U of C students back from WTO protests in Seattle

By Cameron Baughen

Students who attended the World Trade Organization protest in Seattle last weekend do not want the issues to be lost in a fog of tear gas and a hailstorm of rubber bullets.

"The reason why this happened was to protest the fundamental issues of the WTO," said Development Studies student Marcel Anderson. "These need to be in the forefront."

The students spent the first two days attending workshops and seminars conducted by speakers from around the world on issues related to the WTO. Seminars concentrated on issues such as fair trade based on human rights and environmental issues, and then showed how these ideas conflict with the WTO’s agenda.

"It was incredibly eye opening," said Development Studies student Peggy Holroyd. "The issues have been so separated, but this protest showed that labour groups, environmentalists, human rights and animal activists groups are related. They might seem to conflict, but in this context they were united against one group, the WTO, and it showed that there are ways that these groups can work together."

The fact that the proposed Millennium Round of discussions did not take place at the summit is attributed to the effectiveness of the protesters. However, Holroyd suspects the protest prompted WTO members sympathetic to the issues to finally stand up and say they can no longer be ignored.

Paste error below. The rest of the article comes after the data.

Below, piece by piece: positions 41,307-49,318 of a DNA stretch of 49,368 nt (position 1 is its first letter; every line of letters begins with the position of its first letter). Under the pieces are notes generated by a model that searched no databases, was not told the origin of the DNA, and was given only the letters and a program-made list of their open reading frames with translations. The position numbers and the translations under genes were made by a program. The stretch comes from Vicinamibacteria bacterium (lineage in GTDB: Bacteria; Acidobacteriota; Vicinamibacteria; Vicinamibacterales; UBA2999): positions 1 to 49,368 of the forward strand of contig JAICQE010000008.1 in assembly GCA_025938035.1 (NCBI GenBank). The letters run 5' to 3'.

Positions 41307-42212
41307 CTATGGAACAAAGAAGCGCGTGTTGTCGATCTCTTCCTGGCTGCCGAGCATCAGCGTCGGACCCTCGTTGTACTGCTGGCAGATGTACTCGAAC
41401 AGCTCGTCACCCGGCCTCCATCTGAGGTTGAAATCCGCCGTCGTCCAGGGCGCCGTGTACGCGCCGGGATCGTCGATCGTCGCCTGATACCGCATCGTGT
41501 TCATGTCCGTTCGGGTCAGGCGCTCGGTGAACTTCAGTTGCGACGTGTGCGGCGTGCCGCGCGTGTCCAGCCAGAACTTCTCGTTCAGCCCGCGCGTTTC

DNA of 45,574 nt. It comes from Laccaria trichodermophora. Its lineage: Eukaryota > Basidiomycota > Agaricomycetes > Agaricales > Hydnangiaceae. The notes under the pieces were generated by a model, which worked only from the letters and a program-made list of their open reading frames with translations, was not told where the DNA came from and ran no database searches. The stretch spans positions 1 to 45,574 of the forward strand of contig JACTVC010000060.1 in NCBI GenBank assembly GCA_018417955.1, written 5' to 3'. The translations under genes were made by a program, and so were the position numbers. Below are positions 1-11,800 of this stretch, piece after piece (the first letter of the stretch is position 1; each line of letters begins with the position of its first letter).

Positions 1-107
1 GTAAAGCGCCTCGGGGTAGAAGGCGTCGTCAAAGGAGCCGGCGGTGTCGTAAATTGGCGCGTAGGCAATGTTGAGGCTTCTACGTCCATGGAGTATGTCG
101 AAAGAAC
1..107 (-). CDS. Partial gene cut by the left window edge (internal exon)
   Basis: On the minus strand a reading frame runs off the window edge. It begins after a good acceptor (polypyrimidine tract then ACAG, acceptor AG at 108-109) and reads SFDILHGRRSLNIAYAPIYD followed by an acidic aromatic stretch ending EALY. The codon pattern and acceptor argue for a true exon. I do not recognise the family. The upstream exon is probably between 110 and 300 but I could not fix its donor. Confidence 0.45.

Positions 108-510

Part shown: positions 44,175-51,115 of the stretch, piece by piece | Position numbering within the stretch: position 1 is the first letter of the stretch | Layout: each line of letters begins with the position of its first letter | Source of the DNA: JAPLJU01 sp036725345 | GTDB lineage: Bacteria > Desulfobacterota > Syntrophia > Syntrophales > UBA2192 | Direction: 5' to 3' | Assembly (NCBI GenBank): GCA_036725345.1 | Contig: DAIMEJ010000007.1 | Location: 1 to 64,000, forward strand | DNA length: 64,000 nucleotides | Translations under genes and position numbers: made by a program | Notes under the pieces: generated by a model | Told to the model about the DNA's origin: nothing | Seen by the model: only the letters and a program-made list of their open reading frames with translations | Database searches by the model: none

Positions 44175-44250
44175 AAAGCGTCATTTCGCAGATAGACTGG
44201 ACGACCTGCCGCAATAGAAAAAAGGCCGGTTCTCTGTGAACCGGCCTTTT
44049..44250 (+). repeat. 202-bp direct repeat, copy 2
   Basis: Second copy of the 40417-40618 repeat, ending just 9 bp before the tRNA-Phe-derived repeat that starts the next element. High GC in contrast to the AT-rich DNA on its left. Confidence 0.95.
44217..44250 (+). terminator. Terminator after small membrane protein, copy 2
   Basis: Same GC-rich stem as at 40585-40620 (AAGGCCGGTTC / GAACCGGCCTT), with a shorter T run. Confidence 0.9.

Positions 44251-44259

"The WTO is incredibly undemocratic and operates in secret," said Holroyd, who added the WTO has power over anything that may restrict trade, including existing laws in member countries.

Protesters faced tear gas, rubber bullets and potential arrests, but, recent coverage aside, those present felt the protest was peaceful and many respected the police actions.

"The police were fine," said Anderson. "They let us protest for a big part of the day and they let us build a human chain [around the Sheraton Hotel]. No violence or vandalism occurred until they [the protesters] were tear gassed."

Eight Development Studies Club members attended the protests in Seattle and they plan to make a presentation about their trip in January.

Holroyd finished with a word of advice for those who find the issues relating to the WTO overwhelming: "The power and change needs to come from the consumer. People can promote fair trade in small ways. Finding one company to boycott is a huge thing."

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